In the winter, the rough at your local golf course is probably pretty thin, so flier lies are not an issue. However, during most parts of the golf season, the rough grows thicker and taller, creating what most people call the “flier lie.” When you hit your ball in the rough, you must assess what lie you have in order to choose the correct golf shot.
1. Identifying a Flier Lie
Typically, when you get a flier lie, your ball will be nestled down in the grass a little bit and there will be a decent amount of grass sitting just behind your ball. This prevents your club face from making clean contact with the ball on your downswing. Thus, when the club makes contact with the ball, grass will be between the club face and the golf ball.
2. How is a Flier Lie different than a Normal Lie?
On a normal golf shot from the fairway or when it’s sitting up in the rough, your club head’s grooves would strike the ball cleanly and impart backspin (or sidespin) on the golf ball, giving you more distance control and spin control over the ball. This provides you the ability to hit shots a more consistent distance and trajectory.
With a flier lie, you won’t be able to control the spin on the golf ball. Most likely the grass between your club head and golf ball will keep you from putting much spin on the golf ball, resulting in a shot that has little to no sidespin or backspin.
3. Benefits of a Flier Lie
There are actually benefits to no sidespin – typically the ball will fly in a straight line with no fade, draw, slice, or hook.
4. Problems with a Flier Lie
However no sidespin can also be a problem. If you are on the right side of the fairway with trees that you need to fade the ball around, you will find it difficult to impart a lot of fade spin on the golf ball. Typically, you’ll hit the ball straighter than you desire and miss the green to the left.
Also, the ball will probably react like a knuckleball (absolutely no spin) which causes the ball to travel higher and farther.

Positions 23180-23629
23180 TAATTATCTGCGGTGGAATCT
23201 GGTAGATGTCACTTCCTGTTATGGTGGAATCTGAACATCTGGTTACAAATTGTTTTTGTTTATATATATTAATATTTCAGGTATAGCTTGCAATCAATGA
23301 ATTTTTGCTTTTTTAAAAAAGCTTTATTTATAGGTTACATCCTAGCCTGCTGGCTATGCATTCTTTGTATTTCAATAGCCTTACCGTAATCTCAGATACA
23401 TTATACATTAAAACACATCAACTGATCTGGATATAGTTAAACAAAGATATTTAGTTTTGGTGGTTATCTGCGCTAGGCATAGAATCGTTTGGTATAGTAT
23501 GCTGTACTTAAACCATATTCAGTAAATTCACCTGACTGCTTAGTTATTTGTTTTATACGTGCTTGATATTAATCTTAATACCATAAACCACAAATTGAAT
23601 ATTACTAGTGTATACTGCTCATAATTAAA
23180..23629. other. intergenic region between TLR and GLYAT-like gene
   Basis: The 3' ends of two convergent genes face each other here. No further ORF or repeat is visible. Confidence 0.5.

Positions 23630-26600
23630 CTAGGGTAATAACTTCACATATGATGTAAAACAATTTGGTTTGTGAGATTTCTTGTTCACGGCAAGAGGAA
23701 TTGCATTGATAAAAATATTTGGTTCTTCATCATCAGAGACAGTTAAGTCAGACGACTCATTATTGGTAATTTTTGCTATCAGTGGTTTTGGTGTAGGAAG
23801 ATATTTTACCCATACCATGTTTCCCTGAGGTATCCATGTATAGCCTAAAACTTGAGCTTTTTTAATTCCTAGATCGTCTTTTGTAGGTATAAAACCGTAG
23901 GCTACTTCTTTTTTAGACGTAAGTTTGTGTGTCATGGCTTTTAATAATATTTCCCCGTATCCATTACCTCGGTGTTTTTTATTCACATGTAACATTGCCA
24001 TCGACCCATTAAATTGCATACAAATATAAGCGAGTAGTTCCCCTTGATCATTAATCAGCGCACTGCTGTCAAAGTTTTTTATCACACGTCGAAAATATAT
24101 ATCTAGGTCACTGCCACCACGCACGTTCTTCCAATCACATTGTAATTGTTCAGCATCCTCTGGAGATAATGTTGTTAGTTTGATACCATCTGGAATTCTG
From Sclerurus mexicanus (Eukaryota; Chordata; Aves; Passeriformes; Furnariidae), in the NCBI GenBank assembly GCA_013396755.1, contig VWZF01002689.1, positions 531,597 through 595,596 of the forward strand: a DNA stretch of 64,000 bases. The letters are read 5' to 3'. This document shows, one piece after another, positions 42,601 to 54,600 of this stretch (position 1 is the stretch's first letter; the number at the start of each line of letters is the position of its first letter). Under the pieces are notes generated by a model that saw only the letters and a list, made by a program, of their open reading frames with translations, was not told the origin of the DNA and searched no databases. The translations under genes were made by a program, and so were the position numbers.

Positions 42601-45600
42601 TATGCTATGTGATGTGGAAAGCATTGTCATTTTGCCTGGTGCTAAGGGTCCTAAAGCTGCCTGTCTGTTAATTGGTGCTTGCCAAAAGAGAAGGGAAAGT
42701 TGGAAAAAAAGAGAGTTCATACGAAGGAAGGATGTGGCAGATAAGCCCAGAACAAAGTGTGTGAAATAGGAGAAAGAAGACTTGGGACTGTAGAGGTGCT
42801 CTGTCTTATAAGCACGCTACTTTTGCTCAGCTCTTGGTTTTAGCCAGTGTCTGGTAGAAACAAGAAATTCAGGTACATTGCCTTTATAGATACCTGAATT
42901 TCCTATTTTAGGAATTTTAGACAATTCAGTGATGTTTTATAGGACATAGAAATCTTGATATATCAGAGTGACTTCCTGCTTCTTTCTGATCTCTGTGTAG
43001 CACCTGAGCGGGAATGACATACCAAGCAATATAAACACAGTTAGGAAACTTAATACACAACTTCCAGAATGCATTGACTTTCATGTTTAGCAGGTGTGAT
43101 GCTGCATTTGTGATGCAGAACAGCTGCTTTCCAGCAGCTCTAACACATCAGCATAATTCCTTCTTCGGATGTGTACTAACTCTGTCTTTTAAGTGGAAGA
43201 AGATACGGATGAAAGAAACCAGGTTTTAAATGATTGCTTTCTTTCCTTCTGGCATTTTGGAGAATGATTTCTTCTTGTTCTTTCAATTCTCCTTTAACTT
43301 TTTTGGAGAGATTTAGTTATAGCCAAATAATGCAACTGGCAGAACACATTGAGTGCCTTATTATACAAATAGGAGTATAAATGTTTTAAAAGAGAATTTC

Given one of the cardinal sins in golf is to hit the ball over the green, typically leaving you a more difficult, downhill chip or possibly a tricky chip up over a ledge and then back down the hill for an elevated green. Avoid this at all costs, so the best advice for a flier lie is to take precautions. If the shot would normally call for a 6 iron, then choose a 7 iron or perhaps an 8 iron, depending on the situation and how much danger there is short and long of the green. Also, move the ball an inch back in your stance from where you normally play it to create a steeper swing path to minimize how much grass you get between the club face and ball on the downswing.
Remember, you’re always assessing risk/rewards trade-offs, so if there is a water hazard short of the green, then don’t club down and put your ball at risk. However, if the water hazard is over the green, then club down one additional club to be safe.
Another thing to note is that a shot from a flier lie will not have any backspin when the ball lands either. Thus, the ball will release forward when it lands vs. typically checking up or spinning back. Thus, land the ball short of the hole and let it release.
When you have a flier lie, choose a shorter club with more loft and move the ball back in your stance an inch from where you typically play it. Plan for the shot to travel farther than you expect in the air and then release when it hits the green. The ball will also travel straighter so plan ahead if you’re trying to fade or draw the ball.
Now, you won’t be surprised when your ball launches off the club face and flies over the green. Let that be some other person’s problem. Good luck!
Note that this flier lie instruction does not apply to woods or 2- or 3-irons. Given the low attack angles of these clubs, you tend to get a lot of grass between the ball and the club, typically producing the opposite – a less crisp impact and a shorter shot. You would typically be better served hitting a slightly shorter iron out of such a lie (~4-iron or rescue wood), especially if it’s sitting down in the rough.